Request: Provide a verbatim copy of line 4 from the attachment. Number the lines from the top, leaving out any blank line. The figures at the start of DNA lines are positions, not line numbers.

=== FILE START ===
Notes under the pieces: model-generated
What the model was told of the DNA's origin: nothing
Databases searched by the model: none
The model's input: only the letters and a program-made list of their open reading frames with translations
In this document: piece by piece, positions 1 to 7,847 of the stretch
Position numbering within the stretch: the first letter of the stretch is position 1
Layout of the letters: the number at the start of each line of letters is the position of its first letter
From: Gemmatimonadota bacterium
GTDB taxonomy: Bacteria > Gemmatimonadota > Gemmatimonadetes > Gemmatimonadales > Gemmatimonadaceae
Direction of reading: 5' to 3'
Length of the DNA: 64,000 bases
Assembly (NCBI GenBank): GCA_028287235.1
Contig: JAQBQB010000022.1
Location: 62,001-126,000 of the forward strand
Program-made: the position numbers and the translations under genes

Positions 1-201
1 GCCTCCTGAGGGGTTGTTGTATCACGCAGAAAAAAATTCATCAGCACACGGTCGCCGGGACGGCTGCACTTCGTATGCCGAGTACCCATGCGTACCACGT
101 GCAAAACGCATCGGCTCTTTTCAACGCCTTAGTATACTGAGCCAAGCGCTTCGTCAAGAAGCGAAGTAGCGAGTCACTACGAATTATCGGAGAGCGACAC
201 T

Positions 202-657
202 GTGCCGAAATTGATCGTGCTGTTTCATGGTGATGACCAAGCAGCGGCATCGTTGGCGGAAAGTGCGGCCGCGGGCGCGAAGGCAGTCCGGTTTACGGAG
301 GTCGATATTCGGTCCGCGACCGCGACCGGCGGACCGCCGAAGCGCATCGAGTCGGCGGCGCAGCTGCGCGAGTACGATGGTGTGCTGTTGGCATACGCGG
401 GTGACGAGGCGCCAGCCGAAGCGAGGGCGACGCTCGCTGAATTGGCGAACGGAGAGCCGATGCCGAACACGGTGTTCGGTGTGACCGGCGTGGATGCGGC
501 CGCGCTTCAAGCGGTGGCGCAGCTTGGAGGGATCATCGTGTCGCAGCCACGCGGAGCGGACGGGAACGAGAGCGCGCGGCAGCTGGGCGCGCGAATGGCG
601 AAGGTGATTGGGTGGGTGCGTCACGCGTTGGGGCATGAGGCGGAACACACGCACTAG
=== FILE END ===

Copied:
The model's input: only the letters and a program-made list of their open reading frames with translations